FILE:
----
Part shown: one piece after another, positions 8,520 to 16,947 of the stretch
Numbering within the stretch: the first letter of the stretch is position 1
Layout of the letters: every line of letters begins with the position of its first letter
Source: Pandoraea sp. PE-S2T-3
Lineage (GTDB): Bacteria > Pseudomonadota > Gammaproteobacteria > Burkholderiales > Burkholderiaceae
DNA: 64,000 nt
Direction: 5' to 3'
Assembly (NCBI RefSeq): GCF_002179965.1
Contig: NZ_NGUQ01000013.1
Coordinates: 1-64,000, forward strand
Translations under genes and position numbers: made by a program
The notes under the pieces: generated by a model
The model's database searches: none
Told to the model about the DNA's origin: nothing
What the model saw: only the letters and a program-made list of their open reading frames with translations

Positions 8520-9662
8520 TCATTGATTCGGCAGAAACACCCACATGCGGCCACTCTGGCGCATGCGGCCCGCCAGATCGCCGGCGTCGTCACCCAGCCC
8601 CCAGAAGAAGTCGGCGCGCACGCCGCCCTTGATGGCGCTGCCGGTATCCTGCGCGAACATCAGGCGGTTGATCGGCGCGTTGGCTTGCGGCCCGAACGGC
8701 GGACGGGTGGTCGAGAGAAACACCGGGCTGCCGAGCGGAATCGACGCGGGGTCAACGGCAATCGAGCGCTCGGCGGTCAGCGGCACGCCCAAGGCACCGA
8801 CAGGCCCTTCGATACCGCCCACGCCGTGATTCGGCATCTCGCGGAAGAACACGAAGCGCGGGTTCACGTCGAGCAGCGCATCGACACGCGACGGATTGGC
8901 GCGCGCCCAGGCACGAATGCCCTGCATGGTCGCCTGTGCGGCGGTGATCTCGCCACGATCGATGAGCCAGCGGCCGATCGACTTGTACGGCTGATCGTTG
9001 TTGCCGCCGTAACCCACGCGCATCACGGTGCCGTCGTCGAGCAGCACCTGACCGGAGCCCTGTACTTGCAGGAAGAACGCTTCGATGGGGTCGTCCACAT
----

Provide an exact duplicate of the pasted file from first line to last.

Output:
Part shown: one piece after another, positions 8,520 to 16,947 of the stretch
Numbering within the stretch: the first letter of the stretch is position 1
Layout of the letters: every line of letters begins with the position of its first letter
Source: Pandoraea sp. PE-S2T-3
Lineage (GTDB): Bacteria > Pseudomonadota > Gammaproteobacteria > Burkholderiales > Burkholderiaceae
DNA: 64,000 nt
Direction: 5' to 3'
Assembly (NCBI RefSeq): GCF_002179965.1
Contig: NZ_NGUQ01000013.1
Coordinates: 1-64,000, forward strand
Translations under genes and position numbers: made by a program
The notes under the pieces: generated by a model
The model's database searches: none
Told to the model about the DNA's origin: nothing
What the model saw: only the letters and a program-made list of their open reading frames with translations

Positions 8520-9662
8520 TCATTGATTCGGCAGAAACACCCACATGCGGCCACTCTGGCGCATGCGGCCCGCCAGATCGCCGGCGTCGTCACCCAGCCC
8601 CCAGAAGAAGTCGGCGCGCACGCCGCCCTTGATGGCGCTGCCGGTATCCTGCGCGAACATCAGGCGGTTGATCGGCGCGTTGGCTTGCGGCCCGAACGGC
8701 GGACGGGTGGTCGAGAGAAACACCGGGCTGCCGAGCGGAATCGACGCGGGGTCAACGGCAATCGAGCGCTCGGCGGTCAGCGGCACGCCCAAGGCACCGA
8801 CAGGCCCTTCGATACCGCCCACGCCGTGATTCGGCATCTCGCGGAAGAACACGAAGCGCGGGTTCACGTCGAGCAGCGCATCGACACGCGACGGATTGGC
8901 GCGCGCCCAGGCACGAATGCCCTGCATGGTCGCCTGTGCGGCGGTGATCTCGCCACGATCGATGAGCCAGCGGCCGATCGACTTGTACGGCTGATCGTTG
9001 TTGCCGCCGTAACCCACGCGCATCACGGTGCCGTCGTCGAGCAGCACCTGACCGGAGCCCTGTACTTGCAGGAAGAACGCTTCGATGGGGTCGTCCACAT